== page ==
I'm often asked whether the secure erase feature within Intel® SSDs is certified by NIST, U.S. DoD, or other government or industry bodies. Intel has implemented the secure erase feature consistent with the ATA and NVMe specifications. The designs and implementations have been internally reviewed and validated. A third-party has tested the implementation on a subset of our products and reported that the data was unrecoverable.
Intel is unaware of any industry or government body which certifies or approves the implementation of this technical capability. NIST SP 800-88 is often cited as the guideline to be followed in the United States with regard to secure erase. NIST provides guidelines, however, NIST does not certify compliance to these guidelines. In addition to being consistent with the ATA and NVMe specifications, our implementation of secure erase is in line with the NIST guidelines for data sanitization.
What is “secure erase” and why is it used?
“Secure erase” is a generalized term for sanitizing data on an SSD via standard commands supported by the SSD controller. Data sanitization is used to render data on a storage device to be irretrievable. The “secure erase” phrase addresses the concept of sanitizing data on both SATA-based SSDs using the ATA protocol (SECURITY ERASE UNIT) and PCIe-based SSDs using the NVMe protocol (Format NVM). Secure erase is a fast, effective method to sanitize data from Intel® SSDs, and may be used in many instances in place of physical destruction or overwrite methods traditionally used with HDDs.
How does secure erase work?
Standard protocol-specific commands are implemented by the SSD controller to erase the media – often referred to as a block-erase. Many Intel® SSDs are also classified as self-encrypting drives (“SEDs”), which support AES encryption at the drive controller. The SEDs also support protocol-specific commands to change the internal encryption key – often referred to as a crypto-erase. The secure erase commands can be initiated from a variety of methods, including utilities from Intel, 3rd parties, or integrated into the platform BIOS/UEFI. Depending on the tool implementation and specific firmware, the command may erase the media, change the internal encryption key, or both.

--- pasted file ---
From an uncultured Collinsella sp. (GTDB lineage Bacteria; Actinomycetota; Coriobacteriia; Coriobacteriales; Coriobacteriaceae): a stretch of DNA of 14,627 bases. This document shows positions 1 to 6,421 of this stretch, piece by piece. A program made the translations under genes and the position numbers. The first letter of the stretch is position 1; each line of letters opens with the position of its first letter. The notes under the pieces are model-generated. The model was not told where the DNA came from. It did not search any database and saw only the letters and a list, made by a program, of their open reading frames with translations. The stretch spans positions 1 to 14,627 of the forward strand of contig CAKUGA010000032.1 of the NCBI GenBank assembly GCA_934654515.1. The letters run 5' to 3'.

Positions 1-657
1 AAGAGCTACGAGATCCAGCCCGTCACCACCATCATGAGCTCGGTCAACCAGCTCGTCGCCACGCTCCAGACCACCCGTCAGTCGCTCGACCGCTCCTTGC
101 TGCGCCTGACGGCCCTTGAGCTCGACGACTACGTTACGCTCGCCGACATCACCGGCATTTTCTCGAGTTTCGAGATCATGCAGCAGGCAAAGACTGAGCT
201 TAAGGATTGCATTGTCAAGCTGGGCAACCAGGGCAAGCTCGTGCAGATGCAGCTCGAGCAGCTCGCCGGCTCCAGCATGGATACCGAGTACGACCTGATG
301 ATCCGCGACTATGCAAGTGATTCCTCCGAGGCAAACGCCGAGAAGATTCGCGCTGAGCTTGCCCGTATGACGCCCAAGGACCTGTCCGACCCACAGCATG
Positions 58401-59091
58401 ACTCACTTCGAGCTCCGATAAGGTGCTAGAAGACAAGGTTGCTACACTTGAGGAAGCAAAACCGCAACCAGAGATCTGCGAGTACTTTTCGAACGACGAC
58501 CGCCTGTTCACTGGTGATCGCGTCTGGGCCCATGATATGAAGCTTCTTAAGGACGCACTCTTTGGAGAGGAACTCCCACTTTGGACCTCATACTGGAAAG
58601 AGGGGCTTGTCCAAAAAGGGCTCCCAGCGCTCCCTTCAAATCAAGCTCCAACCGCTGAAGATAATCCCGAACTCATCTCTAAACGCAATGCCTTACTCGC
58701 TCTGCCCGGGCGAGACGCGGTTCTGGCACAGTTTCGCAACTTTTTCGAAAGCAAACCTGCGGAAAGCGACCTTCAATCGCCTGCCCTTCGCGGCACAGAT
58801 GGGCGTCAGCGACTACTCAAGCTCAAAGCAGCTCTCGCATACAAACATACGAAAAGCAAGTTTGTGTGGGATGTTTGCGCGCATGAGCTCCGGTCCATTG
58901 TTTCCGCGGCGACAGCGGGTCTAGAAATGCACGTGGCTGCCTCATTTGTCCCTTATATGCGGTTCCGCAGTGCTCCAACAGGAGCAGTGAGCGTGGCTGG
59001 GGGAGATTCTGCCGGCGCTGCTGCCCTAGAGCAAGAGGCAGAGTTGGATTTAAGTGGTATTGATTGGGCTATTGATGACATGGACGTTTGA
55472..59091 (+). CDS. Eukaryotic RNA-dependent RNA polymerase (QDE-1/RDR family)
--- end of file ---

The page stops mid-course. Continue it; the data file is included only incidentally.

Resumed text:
But is secure erase certified?
No. We are unaware of a government or industry body which certifies or approves the implementation of this technical capability. And while we believe that the technical capability is effective, the concept of certification must include the overall process of secure erase tools, verification of success, documentation requirements, etc. NIST provides guidance on considerations related to verification in SP 800-88.
But I need a certificate of data destruction!
Business policies, industry requirements, and government regulations vary. If a certificate of destruction is required, there are third-parties who provide data sanitization services and will provide one. These services often include clearly documented, monitored and audited processes. These processes and services tailored to your industry are part of the value-add of these service providers, and a primary reason why they are able to charge for their services.
Does Intel provide tools which support secure erase?
Yes. Please see the links below:
Does Intel IT use secure erase to sanitize data?
Yes. Intel IT uses secure erase when repurposing Intel® SSDs internally. Intel IT has also approved the use of secure erase for external reuse of self-encrypting Intel SSDs but hasn’t had a need yet as we heavily reuse SSDs in other areas, i.e. labs. Read more in this Intel IT whitepaper.
What is Intel® Remote Secure Erase?
Intel® Remote Secure Erase is a capability offered as part of Intel® Active Management Technology (Intel® AMT) and allows an IT administrator a method to remotely initiate the secure erase operation on an enabled PC with an Intel® SSD. The underlying secure erase operation is the same as if the secure erase was initiated locally with a different tool. Because Intel® Remote Secure Erase leverages Intel® AMT, the secure erase operation can be performed out-of-band – even if the system is sleeping, powered off or has a corrupt OS.
Where can I learn more about secure erase and data sanitization guidelines?
- NIST SP 800-88 Guidelines for Media Sanitization: http://nvlpubs.nist.gov/nistpubs/SpecialPublications/NIST.SP.800-88r1.pdf
- Intel whitepaper on secure erase: http://www.intel.com/content/dam/www/public/us/en/documents/white-papers/ssd-pro-1500-secure-erase-paper.pdf
- Internet search on “secure erase”, “ATA SECURITY ERASE UNIT”, “Format NVM”